USDA’s feral swine livestock damage survey took on an added layer of importance this month.

The survey of about 18,000 cattle, hog, sheep and goat farmers in the U.S. wrapped up Aug. 18, about three weeks after the confirmation of African swine fever (ASF) in the Dominican Republic.

“It’s really gotten close,” Sophie McKee, of the USDA Animal and Plant Health Inspection Service, said of AFS on USDA Radio. “We need to be able to better understand our risk in the U.S. to better target surveillance.”

Feral swine represent a significant threat as a pathway to the introduction of AFS, or other foreign animal disease, into the U.S. The AFS outbreak in Germany was first detected in feral swine while the recent finding in the Dominican Republic was traced to backyard animals.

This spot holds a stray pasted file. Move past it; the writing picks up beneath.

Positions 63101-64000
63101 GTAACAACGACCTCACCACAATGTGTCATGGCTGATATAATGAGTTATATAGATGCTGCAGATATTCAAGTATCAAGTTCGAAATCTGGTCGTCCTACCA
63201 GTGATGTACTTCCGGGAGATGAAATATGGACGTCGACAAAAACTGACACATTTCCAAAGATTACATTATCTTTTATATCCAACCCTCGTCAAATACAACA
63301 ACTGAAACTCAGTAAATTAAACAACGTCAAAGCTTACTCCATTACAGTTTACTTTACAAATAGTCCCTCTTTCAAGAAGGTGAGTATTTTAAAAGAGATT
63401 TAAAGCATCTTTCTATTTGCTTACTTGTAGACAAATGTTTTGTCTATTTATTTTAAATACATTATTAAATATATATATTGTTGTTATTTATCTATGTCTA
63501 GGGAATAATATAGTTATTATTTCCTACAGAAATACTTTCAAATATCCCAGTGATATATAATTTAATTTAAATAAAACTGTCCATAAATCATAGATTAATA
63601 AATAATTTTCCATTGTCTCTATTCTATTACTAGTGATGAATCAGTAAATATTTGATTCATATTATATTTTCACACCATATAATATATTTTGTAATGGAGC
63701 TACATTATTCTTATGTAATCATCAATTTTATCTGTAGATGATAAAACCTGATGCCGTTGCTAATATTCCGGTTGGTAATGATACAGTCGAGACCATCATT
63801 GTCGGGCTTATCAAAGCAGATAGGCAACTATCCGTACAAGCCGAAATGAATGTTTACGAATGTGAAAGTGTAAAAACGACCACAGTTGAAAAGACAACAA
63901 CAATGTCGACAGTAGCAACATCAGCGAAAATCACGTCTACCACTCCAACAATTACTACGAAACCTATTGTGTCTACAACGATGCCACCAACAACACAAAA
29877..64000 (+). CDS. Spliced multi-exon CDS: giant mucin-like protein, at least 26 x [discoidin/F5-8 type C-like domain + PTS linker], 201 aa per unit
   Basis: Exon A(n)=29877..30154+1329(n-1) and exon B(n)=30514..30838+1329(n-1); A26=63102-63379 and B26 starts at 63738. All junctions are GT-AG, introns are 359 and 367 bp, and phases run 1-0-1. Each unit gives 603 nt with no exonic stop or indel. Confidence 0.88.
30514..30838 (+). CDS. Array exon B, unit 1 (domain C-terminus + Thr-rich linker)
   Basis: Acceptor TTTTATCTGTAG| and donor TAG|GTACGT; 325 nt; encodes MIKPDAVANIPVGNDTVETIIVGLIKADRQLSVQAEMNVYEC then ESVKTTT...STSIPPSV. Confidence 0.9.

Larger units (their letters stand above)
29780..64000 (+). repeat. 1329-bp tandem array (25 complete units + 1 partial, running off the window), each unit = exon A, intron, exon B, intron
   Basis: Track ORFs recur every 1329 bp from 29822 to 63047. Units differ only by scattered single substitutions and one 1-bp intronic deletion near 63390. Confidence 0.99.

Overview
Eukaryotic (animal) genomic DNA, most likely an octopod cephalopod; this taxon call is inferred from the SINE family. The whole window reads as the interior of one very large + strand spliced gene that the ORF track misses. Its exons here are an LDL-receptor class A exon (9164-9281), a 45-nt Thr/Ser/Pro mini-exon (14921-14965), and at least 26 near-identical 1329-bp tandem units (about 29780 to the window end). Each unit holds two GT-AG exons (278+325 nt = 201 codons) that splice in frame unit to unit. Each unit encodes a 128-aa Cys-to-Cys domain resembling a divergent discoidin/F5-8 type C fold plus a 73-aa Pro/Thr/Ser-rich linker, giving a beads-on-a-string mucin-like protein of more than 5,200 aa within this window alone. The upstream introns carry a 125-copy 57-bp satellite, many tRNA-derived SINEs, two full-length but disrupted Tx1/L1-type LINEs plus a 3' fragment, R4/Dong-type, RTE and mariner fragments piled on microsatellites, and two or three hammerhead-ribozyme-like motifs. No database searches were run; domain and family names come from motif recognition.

The majority of feral swine live in 10 states in the U.S. – Alabama, Arkansas, California, Florida, Georgia, Louisiana, Mississippi, Oklahoma, South Carolina and Texas.

USDA launched a pilot program to control feral swine in 2019 at an initial cost of $75 million. Feral swine not only represent a disease threat to the domestic hog herd, but also cause an estimated $2 billion in damage each year, with about half of the damage occurring on farms.